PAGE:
BUSINESS
November 19, 2013 | By Andrew Tangel, Marc Lifsher and E. Scott Reckard
NEW YORK - JPMorgan Chase has agreed to a $13-billion settlement with the government over selling shoddy mortgage investments, ending a legal battle that signals a tougher stance against Wall Street wrongdoing. The nation's largest bank admitted to knowingly peddling the toxic securities that helped lead to the housing bubble and the worst financial meltdown since the Great Depression. The settlement is the largest made by any single American company in history. California, slammed by 1 million foreclosures during the mortgage meltdown, will be a major beneficiary of the deal.
BUSINESS
January 18, 2007 | From the Associated Press
Fourth-quarter earnings at JPMorgan Chase & Co. soared 68% on strong investment banking growth and a gain from the sale of the bank's corporate trust business, but signs of worsening credit quality worried investors. The New York-based bank, the nation's third-largest, on Wednesday was the latest financial institution to report solid 2006 profit growth while warning of deteriorating credit as customers appeared to have more trouble keeping up with bills.
BUSINESS
September 21, 2012 | Bloomberg News
JPMorgan Chase & Co. said Friday that providing inaccurate information to regulators probing California's electricity market was a mistake that doesn't justify the threatened revocation of its right to sell power. The Federal Energy Regulatory Commission issued an order Thursday directing J.P. Morgan Ventures Energy Corp. to show that it didn't violate FERC regulations by misleading investigators and explain why its authorization to sell electricity at market-based rates should not be suspended.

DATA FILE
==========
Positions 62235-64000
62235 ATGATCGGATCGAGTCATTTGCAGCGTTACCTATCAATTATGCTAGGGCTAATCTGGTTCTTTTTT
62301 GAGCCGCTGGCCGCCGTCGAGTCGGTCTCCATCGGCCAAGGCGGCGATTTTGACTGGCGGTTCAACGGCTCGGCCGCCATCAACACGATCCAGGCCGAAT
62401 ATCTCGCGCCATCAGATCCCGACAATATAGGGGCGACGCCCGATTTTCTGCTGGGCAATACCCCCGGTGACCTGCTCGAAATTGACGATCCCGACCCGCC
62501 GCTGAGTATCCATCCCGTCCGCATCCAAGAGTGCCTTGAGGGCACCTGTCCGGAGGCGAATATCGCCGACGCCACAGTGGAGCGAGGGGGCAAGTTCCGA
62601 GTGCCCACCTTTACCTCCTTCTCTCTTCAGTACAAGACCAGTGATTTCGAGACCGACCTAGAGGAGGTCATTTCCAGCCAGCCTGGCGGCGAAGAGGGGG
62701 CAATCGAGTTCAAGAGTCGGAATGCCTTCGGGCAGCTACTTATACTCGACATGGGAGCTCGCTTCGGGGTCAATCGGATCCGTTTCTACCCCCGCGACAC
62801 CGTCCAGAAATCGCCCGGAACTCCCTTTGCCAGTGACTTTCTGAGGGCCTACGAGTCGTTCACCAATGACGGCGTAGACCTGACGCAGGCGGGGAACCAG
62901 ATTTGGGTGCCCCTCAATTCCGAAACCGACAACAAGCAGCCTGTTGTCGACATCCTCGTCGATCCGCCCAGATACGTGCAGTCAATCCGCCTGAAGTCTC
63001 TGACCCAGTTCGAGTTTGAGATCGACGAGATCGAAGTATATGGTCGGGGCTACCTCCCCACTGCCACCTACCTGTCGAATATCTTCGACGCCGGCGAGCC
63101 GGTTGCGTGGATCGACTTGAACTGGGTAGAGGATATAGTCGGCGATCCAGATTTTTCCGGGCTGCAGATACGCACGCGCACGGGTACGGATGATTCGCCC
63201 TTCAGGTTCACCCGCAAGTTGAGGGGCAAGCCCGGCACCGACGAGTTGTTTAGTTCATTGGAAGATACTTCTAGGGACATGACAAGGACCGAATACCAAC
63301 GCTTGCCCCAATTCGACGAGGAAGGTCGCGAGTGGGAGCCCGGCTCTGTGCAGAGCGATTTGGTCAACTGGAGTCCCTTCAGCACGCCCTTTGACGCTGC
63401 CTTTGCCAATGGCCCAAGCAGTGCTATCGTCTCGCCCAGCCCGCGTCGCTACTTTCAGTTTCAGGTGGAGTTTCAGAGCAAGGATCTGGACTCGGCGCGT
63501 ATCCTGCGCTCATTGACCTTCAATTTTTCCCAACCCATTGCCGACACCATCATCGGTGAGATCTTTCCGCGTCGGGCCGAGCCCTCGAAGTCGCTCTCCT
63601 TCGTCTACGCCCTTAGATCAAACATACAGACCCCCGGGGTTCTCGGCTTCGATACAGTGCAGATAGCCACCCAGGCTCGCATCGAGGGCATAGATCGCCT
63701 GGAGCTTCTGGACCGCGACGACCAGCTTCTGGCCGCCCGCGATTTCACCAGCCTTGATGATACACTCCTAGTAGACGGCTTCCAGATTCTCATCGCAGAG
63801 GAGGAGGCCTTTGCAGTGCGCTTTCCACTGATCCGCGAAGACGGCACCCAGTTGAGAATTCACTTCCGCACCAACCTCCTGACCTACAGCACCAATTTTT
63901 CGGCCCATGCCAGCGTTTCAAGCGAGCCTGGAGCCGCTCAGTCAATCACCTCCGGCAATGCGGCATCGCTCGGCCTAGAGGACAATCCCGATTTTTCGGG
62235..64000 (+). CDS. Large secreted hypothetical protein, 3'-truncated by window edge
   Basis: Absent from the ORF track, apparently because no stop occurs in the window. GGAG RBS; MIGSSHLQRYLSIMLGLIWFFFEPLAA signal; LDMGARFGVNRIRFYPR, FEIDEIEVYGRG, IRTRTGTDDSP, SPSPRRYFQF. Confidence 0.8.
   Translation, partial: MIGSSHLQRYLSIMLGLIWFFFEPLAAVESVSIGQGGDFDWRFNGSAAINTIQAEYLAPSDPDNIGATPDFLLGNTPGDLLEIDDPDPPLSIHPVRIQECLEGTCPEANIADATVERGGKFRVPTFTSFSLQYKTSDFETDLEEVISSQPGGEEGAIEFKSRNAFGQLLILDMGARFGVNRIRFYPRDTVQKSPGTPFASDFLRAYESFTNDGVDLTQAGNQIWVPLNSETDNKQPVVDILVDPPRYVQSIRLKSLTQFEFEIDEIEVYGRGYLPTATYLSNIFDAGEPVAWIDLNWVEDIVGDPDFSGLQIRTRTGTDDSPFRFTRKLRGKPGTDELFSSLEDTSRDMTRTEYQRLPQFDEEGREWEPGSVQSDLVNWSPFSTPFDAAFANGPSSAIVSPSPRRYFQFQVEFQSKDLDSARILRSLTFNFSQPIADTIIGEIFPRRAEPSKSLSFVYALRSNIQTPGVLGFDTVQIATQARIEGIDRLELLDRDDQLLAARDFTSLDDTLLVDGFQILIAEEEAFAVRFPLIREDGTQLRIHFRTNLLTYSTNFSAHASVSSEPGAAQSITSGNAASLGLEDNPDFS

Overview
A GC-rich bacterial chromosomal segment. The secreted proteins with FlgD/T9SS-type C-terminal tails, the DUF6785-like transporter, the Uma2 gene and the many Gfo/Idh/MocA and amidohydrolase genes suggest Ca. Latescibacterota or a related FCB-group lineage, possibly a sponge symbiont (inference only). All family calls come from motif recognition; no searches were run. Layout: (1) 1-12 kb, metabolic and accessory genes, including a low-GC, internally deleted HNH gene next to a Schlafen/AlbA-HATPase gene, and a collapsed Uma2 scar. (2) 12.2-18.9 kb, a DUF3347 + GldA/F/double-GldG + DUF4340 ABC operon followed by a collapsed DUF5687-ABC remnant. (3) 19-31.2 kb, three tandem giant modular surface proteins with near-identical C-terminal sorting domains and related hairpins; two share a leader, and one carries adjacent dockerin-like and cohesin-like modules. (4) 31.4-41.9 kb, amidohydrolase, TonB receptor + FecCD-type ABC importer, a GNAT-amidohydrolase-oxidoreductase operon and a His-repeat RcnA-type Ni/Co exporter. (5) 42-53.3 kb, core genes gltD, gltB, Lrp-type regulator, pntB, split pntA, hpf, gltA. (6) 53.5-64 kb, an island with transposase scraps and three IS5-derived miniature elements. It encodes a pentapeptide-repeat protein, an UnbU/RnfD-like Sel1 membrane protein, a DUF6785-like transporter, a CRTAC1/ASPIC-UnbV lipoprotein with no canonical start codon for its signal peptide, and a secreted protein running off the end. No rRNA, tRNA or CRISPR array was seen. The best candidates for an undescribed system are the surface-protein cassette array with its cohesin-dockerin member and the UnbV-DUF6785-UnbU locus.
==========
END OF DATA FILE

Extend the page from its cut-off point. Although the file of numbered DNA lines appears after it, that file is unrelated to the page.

BUSINESS
November 13, 2013 | By Walter Hamilton
JPMorgan Chase & Co. probably thought things couldn't get any worse than the $13 bilion it is expected to pay in a legal settlement with the government. Then it stumbled into a public-relations debacle on Twitter. The beleaguered banking giant asked Twitter users to submit questions to one of its top deal-makers for a planned Twitter chat Thursday. Using the hashtag #AskJPM, the company said Jimmy Lee would be responding to queries on "leadership and life. " The phrase quickly began trending on Twitter on Wednesday afternoon.
OPINION
October 30, 2013 | By The Times editorial board
JPMorgan Chase is trying to reach a multibillion-dollar deal with the federal government to settle allegations of securities fraud - based largely on claims against two failing banks it rescued during the crisis at Washington's behest. The settlement apparently hinges on whether JPMorgan will be allowed to tap a government fund to cover some of the cost of the government's claims. If so, that would be a truly perverse outcome. The government's case stems from the sale of mortgage-backed securities - bundles of home loans that lenders didn't want to keep on their books - that failed spectacularly after the housing bubble burst.